Roger Moore is the second actor to star as 007 in more than one film, taking over the role after Sean Connery finally retired from the tuxedo after Diamonds Are Forever. Moore went on to star in seven Bond films, his run lasting well into the 1980s. The only other actor to play Bond as many times is Connery, but only if you count the one non-canon Bond film, but more on that later.
While many fans who grew up during the era regard Moore as the definitive Bond, who with his smooth demeanor and conventional good looks was less rough-and-tumble than Connery’s Bond, and far more suave. He also ushered in the era of Bond camp in the 1970s, often quipping his way through entire films. This colored the series for many years to come.
Live and Let Die (1973)
In his first appearance in the role of James Bond, Roger Moore continues using the Walther PPK as his sidearm, which was firmly established in the Sean Connery movies.
At one point, Bond’s Walther is taken from him and the barrel and slide are twisted out of shape by Tee-Hee (Julius Harris), destroying it. A prop pistol with a hollow slide and barrel made of thin metal was used for the shot.
Smith & Wesson Model 19 Snub
Rosie Carver (Gloria Hendry) carries a Smith & Wesson Model 19 snubby revolver with the serial number filed off, which is said to be “standard CIA issue” in the film.
When Bond disarms Rosie, he holds her own gun on her. When Bond examines the revolver he drops the CIA line and also says the serial number is gone after looking under the crane on the right side of the gun—but the serial number on the Model 19 is located on the butt plate.
Smith & Wesson Model 10
While several other characters in the movie use a S&W Model 10 revolver, a number of publicity photos were released like the one above showing Moore posing with the .38 Special revolver, though he never actually uses the gun in the movie.
Smith & Wesson Model 29
Bond rather briefly uses a nickel-plated Smith & Wesson Model 29 revolver when rescuing Solitaire (Jane Seymour) from being sacrificed by voodoo priest Baron Samedi. He carries the .44 Magnum in a large tan shoulder holster, but he apparently didn’t think it was worthwhile to bring along any spare shells. He fires six shots from the gun, with very little visible recoil, and then tosses it away to get into a machete fight. One can’t help but wonder if this uncharacteristic gun for 007 was included in the movie because Dirty Harry came out earlier the same year, causing popularity of the Model 29 to skyrocket.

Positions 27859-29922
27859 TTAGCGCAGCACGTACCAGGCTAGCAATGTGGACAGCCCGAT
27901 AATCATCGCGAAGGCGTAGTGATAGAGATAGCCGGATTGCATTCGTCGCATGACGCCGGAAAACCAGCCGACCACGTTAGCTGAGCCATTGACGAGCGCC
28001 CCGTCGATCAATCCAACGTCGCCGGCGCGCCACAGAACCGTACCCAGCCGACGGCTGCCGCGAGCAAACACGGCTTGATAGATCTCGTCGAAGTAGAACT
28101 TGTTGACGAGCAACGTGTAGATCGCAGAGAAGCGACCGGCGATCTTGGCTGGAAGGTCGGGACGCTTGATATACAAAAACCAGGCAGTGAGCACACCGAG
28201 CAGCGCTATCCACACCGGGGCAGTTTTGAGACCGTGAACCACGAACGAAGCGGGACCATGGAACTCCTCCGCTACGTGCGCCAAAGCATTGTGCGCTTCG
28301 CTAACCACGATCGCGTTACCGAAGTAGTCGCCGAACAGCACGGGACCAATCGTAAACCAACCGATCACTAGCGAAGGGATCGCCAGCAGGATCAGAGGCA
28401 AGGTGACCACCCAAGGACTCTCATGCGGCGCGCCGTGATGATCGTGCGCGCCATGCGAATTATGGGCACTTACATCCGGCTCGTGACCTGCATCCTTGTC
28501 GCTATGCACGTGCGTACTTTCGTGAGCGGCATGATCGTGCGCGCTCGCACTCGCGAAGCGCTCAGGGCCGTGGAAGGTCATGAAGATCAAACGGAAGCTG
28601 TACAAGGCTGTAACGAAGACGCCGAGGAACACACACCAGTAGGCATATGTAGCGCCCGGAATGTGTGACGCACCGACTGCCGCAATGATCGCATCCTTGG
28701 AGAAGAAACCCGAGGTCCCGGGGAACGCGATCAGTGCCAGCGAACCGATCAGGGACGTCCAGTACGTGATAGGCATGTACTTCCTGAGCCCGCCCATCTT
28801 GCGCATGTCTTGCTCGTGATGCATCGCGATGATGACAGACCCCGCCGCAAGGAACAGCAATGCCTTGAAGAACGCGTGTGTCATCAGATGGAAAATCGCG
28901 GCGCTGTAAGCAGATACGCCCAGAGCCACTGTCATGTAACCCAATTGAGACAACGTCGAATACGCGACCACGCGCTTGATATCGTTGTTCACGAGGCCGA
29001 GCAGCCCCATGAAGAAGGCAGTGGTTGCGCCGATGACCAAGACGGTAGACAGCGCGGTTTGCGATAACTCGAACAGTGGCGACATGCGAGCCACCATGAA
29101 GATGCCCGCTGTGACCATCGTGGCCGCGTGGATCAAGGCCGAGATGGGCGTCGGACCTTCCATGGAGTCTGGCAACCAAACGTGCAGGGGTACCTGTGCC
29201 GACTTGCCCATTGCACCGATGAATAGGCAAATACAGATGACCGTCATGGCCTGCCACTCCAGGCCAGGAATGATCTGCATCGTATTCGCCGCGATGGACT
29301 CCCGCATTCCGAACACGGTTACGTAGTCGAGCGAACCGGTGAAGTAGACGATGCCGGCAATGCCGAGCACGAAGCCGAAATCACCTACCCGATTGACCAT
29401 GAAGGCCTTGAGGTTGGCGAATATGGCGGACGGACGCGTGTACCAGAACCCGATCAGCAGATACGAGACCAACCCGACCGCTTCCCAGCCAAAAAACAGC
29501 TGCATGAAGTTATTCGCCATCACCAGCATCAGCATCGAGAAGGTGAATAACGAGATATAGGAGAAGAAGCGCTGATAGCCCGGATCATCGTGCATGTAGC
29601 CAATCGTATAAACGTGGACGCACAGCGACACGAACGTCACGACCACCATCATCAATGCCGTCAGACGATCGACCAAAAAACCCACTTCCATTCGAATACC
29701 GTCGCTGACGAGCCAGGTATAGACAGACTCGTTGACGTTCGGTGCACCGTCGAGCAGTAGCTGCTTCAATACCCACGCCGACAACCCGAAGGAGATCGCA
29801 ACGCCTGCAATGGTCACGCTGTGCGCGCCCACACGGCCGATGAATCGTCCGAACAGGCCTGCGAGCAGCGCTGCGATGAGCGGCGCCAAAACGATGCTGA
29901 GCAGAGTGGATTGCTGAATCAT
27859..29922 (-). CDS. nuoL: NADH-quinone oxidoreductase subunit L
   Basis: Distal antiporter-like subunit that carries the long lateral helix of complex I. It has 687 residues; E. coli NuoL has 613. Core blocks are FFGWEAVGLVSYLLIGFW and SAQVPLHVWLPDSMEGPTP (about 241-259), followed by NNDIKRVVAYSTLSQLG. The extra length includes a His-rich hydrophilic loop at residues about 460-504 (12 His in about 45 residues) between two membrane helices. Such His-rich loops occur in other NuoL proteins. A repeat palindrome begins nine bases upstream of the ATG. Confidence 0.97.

The Man With the Golden Gun (1974)
In Moore’s second outing as 007, he again carries a Walther PPK, but this time is special, because it marks the first time he actually fires it on screen.
it gets some prominent screen time, especially during the duel between Bond and Francisco Scaramanga (Christopher Lee).
The secret agent and a new villain, carrying the titular gold 4.2mm Colibri pistol, actually stand back-to-back and count paces with their respective pistols before facing off..all old school.
In this case, Bond would seem to have a slight advantage, as the Golden Gun is a single-shot pistol.
The odd-looking firearm is a completely fictional 4.2 mm single-shot handgun that owes its unique appearance to it’s function as a secret assassin’s firearm.
Scaramanga uses it to take out his marks—when it’s not in use, it breaks down into a series of everyday objects any man at the time might carry: a pen, a cuff link, a lighter, and a cigarette case. He carries spare, special golden bullets hidden in his belt buckle.
In the book, Scaramanga used a gold-plated Colt Single Action Army revolver, not a custom spy gun. In the movie, Scaramanga uses a nickel-plated SAA to shoot the cork off a bottle.
Custom Three-Fingered Assassin Rifle
The armorer Lazar (Marne Maitland) shows Bond a custom-built bolt-action rifle he built for a three-fingered hitman.
Bond later turns the gun, which is secured to a traversing mount on Lazar to get information from him. He fires a shot, confirming what Lazar said earlier about the sights being one inch off to “allow for the weight of only three fingers.”
The Spy Who Loved Me (1977)
Bond returns again with his Walther PPK. Notably, we see him fire it into a gun tube twice, each time it experiences a stovepipe jam with a blank casing, neither of which are cleared and the gun keeps firing thanks to some movie magic.
Major Anya Amasova, AKA “Agent XXX” (Barbara Bach) is also seen using the Walther PPK in this one.